So I'm starting a new discussion for HPs mostly for the ones that are currently being read, and just to discuss ones that aren't really great, or bad.
That said, I just read Valley of the Devil by Yvonne Whittal.
This reminds me of Lost in Love by Michelle Reid, only more contrived.
The heroine, Jo, was married to the hero, Rafe, three years previously. This is one of those heroine is made an outcast by hero's family. Hero is too busy or uncaring to help the heroine out and eventually they part.
In this case it's the hero's mother. She basically overrules everything the heroine wants when it comes to the house.
Eventually Rafe moves out of the bedroom and then within two weeks decides they just need to get divorced.
But the story really takes place when Jo's brother asks her to ask her ex for a personal loan to save the family business. Jo agrees, but Rafe will only give them money if she marries him and gives him a son.
I really didn't like that after three years of not seeing each other at all, he just makes that demand and she just agrees.
What I did like is that she managed to have an epiphany after they were married that she'd just sold herself and done a pretty horrible thing by agreeing. Not to mention I thought it was really contrived that he'd immediately ask that and she'd immediately agree for something as flimsy as family business. Family, operation, imminent death, I understand. Helping out the family business, well, you know what to do with your suggestion.
Then, it's all about how the heroine was more assertive now so could fit in.
Supposedly the hero realized as soon as he asked for a divorce that he made a mistake, but pride wouldn't let him stop the divorce proceedings. Then after two years he finds out that his mother was completely horrible to the heroine while she was there. That's when he starts his campaign to get her back. He confronts her family, and they tell him he doesn't really have a chance in heck. They also tell him she hates Satanslaagte, which is where he lives, and would never go back.
So he had to use blackmail. He also said that he felt like a horrible person, during their marriage, by expecting her to love the place just because he did. And expecting her to stay there.
So now he knows that she hates it, but he still forces her back because it has to be all his way. To me it seemed more like he wanted her back but only on his terms. So he'd try again to make her live by his rules and then he can have everything he wants.
He never really spent more time with her, and he dragged her back to that place.
It was all her fault, of course, for not trying to fit in more. Later she blames herself for not being more assertive, but I just had to wonder why he got away with no blame.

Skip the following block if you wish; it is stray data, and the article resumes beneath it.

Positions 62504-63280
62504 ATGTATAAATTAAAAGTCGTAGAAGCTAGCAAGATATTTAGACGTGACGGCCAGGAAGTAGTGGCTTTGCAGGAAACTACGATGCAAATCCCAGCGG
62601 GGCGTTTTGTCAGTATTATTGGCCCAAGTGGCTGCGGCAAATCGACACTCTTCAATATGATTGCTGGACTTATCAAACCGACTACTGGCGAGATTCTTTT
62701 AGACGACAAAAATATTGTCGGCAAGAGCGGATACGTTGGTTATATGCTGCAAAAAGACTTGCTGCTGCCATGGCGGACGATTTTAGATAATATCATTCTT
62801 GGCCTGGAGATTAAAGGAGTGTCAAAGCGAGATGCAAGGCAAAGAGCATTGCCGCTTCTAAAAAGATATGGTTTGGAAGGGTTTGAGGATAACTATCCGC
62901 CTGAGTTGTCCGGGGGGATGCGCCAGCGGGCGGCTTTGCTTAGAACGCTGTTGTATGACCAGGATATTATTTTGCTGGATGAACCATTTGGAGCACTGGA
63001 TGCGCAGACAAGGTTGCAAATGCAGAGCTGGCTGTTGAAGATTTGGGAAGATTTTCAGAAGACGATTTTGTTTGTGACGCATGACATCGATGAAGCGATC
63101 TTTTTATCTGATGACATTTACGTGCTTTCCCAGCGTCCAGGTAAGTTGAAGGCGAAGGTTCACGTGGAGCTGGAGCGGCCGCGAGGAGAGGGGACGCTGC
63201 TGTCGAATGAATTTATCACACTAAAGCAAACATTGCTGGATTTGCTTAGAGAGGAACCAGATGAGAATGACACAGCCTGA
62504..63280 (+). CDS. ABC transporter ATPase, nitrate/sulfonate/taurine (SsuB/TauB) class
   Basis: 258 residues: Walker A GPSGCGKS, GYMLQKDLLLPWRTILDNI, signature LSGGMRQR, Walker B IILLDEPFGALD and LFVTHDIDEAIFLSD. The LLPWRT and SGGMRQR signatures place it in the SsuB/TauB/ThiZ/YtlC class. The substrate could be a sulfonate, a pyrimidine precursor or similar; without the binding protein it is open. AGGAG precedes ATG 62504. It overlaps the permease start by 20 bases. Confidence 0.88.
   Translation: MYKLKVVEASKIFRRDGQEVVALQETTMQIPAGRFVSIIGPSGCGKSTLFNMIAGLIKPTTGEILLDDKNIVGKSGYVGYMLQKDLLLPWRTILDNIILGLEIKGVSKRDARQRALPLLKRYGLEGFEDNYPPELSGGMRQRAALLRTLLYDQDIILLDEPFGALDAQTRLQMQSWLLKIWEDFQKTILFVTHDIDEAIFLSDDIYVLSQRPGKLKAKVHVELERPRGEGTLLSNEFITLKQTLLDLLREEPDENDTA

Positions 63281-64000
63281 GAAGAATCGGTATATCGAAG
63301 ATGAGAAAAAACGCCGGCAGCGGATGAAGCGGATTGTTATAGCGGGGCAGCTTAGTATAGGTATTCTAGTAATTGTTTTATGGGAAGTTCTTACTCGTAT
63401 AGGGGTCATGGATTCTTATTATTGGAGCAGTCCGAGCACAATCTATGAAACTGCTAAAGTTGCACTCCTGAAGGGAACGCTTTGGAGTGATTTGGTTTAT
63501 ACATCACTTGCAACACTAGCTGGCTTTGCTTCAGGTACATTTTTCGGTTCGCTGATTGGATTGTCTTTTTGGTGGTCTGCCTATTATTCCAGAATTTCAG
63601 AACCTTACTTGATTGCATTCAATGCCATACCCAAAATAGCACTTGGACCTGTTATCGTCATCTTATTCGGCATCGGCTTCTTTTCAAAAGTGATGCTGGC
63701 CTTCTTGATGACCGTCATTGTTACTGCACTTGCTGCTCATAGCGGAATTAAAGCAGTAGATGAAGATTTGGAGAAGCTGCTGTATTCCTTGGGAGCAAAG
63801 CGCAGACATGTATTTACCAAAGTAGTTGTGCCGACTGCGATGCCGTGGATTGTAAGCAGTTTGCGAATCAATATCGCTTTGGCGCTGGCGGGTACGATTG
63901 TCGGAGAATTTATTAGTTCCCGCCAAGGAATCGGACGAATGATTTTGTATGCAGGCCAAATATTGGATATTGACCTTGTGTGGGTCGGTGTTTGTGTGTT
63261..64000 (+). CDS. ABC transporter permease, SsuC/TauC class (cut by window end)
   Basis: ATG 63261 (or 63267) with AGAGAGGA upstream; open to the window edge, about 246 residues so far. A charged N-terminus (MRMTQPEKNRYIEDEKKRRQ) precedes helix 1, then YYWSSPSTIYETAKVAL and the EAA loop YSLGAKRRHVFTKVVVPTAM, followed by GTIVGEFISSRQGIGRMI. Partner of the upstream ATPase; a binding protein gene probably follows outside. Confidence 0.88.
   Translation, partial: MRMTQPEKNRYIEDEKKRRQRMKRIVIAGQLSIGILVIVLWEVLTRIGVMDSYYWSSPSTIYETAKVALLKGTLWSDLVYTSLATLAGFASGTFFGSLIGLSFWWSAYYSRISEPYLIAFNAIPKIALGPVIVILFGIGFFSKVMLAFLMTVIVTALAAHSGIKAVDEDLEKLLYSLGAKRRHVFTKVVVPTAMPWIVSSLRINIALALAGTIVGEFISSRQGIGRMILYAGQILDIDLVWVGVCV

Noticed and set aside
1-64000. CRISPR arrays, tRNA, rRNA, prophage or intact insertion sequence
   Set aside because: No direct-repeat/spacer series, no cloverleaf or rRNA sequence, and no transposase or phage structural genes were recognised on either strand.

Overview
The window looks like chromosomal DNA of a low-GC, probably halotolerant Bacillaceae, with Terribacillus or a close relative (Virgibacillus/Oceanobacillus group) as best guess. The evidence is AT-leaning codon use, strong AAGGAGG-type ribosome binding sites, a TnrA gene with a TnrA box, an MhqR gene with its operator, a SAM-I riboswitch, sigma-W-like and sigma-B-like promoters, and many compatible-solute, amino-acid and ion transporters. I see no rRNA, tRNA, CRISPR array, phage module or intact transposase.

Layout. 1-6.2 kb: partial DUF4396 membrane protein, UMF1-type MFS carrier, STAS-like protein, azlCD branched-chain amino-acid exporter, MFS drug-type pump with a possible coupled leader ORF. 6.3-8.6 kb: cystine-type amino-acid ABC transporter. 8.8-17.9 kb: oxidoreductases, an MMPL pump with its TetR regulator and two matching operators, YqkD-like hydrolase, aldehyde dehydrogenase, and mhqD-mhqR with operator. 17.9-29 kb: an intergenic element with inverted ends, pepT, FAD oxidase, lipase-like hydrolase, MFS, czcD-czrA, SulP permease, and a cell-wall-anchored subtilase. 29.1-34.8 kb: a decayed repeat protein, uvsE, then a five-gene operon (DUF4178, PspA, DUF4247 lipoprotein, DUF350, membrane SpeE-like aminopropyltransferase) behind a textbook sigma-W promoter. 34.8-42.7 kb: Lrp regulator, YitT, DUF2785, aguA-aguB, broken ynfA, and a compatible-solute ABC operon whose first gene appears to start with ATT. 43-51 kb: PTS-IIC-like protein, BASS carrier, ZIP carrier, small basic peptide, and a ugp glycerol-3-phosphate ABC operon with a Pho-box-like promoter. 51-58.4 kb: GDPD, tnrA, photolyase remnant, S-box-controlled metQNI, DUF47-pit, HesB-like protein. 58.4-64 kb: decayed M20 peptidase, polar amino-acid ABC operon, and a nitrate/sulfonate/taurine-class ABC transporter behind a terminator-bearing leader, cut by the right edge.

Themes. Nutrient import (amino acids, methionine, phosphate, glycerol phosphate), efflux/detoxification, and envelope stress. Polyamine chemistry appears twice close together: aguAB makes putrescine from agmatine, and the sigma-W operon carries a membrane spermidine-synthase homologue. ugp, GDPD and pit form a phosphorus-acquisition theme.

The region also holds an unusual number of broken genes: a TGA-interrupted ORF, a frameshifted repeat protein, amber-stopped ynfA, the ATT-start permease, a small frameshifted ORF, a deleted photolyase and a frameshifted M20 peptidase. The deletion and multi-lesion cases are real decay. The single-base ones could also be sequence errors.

At one point in the book it mentions something about how he always catered to what his mother wanted. So when the heroine wanted to change things in the house a certain way, the mother said no it'll be this way, and the hero allowed the mother to get away with it.
I finished the book and the most I can say for it was it was just okay.
The fact that it reminded me of Lost in Love, where the heroine and hero still maintained contact despite their years apart, and the heroine married him again because she was so worried about her SIL, going through what she went through. There was just more.. mental anguish, reasons that I could understand behind the actions. And despite everything I felt like both the characters in LIL realized where their own failings were, and that they both had to work to change things.
This book was just the hero saying he wanted her back, he was wrong to divorce her, but it was her fault for not trying to fit in, and his mother's fault for making her life miserable. He really took no blame in it. It left me feeling like the book could have been so much more but failed.
Also, there's the OW angle. This time it's a neighbor who is the same age as the heroine. Both the neighbor and the mother-in-law made the heroine feel like she was the outcast and it was really the neighbor that belonged there. The neighbor was pretty obvious about it so it was just another oblivious hero moment that he never got it or did anything about it. Later he walks in on the heroine telling the OW that if she couldn't be nice to her she wouldn't be welcome and he supports her, but to me it was too little too late. Like it was all about the heroine asserting herself, where I would have liked it better if he'd taken some action first instead of just following her lead.
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